In the news · Shakespeare · Word of the week

Word of the week: pop-up

Today, as you can read in this piece from the Independent, a “pop-up” Shakespeare theatre has opened in York. The Oxford Dictionaries website tells us that pop-up denotes “a shop or other business that opens quickly in a temporary location and is intended to operate for only a short period of time”. In recent years these other businesses have included bars, restaurants and exhibitions, to name a few that have come to my attention. The McDonalds restaurant in the Olympic Park here in London back in 2012 was the world’s largest, but it was still a pop-up. It was there for the duration of the Olympics and Paralympics, and then it was taken down. We visited it on our day out at the Paralympics: we bought Happy Meals from the biggest McDonalds in the world. There is no sign these days of where it was. A few years ago one of the record shops in Soho’s Berwick Street was home to a pop-up exhibition featuring memorabilia from The Clash. My son and I visited it a couple of times. Again, there is no indication of where exactly it took place.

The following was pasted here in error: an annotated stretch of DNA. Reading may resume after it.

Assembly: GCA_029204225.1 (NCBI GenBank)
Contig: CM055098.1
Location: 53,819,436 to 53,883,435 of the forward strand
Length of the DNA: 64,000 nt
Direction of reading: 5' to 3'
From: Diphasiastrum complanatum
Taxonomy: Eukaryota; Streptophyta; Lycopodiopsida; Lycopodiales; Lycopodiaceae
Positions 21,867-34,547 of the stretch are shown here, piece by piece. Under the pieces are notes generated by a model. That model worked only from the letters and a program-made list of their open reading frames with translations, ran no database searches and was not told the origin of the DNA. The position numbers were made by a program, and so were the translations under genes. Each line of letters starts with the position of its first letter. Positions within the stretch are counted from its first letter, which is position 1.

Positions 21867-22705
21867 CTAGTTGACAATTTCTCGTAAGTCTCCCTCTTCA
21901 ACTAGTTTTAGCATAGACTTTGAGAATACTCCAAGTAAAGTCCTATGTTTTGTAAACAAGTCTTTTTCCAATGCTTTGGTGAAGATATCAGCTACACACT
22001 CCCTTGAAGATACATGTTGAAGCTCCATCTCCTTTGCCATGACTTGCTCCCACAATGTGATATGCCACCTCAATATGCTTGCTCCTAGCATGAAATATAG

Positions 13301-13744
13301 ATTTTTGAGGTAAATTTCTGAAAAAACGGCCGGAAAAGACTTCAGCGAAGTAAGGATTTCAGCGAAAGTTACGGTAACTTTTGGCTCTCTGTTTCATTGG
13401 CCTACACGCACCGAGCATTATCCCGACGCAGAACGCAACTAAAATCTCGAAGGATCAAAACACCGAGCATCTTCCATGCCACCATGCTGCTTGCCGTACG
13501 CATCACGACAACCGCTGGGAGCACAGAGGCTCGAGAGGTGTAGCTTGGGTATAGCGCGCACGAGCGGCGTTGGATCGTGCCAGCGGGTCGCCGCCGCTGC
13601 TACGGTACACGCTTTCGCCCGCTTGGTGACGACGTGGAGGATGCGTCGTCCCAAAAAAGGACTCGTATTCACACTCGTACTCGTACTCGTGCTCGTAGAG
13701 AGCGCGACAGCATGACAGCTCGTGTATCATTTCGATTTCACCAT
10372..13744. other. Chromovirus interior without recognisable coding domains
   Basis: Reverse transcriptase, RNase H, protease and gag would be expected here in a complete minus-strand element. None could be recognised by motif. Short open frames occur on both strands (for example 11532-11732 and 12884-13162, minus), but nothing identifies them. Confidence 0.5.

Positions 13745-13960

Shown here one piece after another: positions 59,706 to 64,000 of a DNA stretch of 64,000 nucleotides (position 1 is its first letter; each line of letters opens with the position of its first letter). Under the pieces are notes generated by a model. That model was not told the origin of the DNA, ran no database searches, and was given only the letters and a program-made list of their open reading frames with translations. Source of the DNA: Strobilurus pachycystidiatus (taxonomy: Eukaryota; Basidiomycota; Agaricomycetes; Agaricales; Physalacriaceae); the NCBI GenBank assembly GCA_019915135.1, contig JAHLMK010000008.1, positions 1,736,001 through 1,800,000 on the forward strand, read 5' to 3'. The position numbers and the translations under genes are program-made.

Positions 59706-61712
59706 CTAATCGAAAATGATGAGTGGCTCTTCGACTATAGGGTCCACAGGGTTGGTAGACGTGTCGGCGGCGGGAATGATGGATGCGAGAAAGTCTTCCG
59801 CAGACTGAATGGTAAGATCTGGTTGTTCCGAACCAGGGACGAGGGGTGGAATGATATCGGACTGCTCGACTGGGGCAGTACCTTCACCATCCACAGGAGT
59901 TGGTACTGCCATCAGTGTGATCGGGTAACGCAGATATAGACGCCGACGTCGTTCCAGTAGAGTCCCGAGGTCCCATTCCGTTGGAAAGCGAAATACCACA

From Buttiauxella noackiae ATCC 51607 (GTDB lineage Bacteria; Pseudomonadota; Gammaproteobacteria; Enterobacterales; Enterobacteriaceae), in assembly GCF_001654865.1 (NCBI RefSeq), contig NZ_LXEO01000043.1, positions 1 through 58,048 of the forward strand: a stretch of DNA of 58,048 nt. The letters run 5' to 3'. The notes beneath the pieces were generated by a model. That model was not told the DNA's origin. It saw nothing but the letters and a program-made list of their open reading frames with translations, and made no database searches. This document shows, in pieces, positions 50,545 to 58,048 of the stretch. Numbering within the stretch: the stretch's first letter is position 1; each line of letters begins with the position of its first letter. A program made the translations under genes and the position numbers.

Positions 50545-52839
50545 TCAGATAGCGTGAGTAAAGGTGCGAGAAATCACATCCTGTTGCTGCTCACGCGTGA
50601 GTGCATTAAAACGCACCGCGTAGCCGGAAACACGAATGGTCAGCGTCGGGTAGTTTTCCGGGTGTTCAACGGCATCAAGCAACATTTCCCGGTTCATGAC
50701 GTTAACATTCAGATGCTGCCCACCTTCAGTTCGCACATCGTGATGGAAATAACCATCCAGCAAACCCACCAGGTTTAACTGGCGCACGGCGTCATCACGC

According to the Independent article referenced above, the York pop-up cost £3m, has 660 seats and has space for 300 people to stand. It is known as Shakespeare’s Rose Theatre, and the venue’s official site, here, tells us, “Four of William Shakespeare’s greatest plays will be performed in repertory over the 10-week summer season: ‘Macbeth’, ‘A Midsummer Night’s Dream’, ‘Romeo and Juliet’ and ‘Richard III’.” I am tempted to make a trip north to check it out, but these are all plays that I have seen many times before. After seeing “The Two Noble Kinsmen” for the second time last week there are not many plays that would prompt me to travel such a long way. It’s over ten years since I last visited any of Stratford-on-Avon’s theatres, and here in London during that time I have missed plenty of productions of the four plays playing in repertory up in York this summer. Maybe “Edward III” would do the trick. Many experts attribute it, at least in part, to Shakespeare, and that’s good enough for me. I have never seen it, and it hasn’t been staged anywhere in the UK since 2002. If Shakespeare’s Rose Theatre, or any other venue in the country, put on a production of “Edward III”, I’d pop up and see it.



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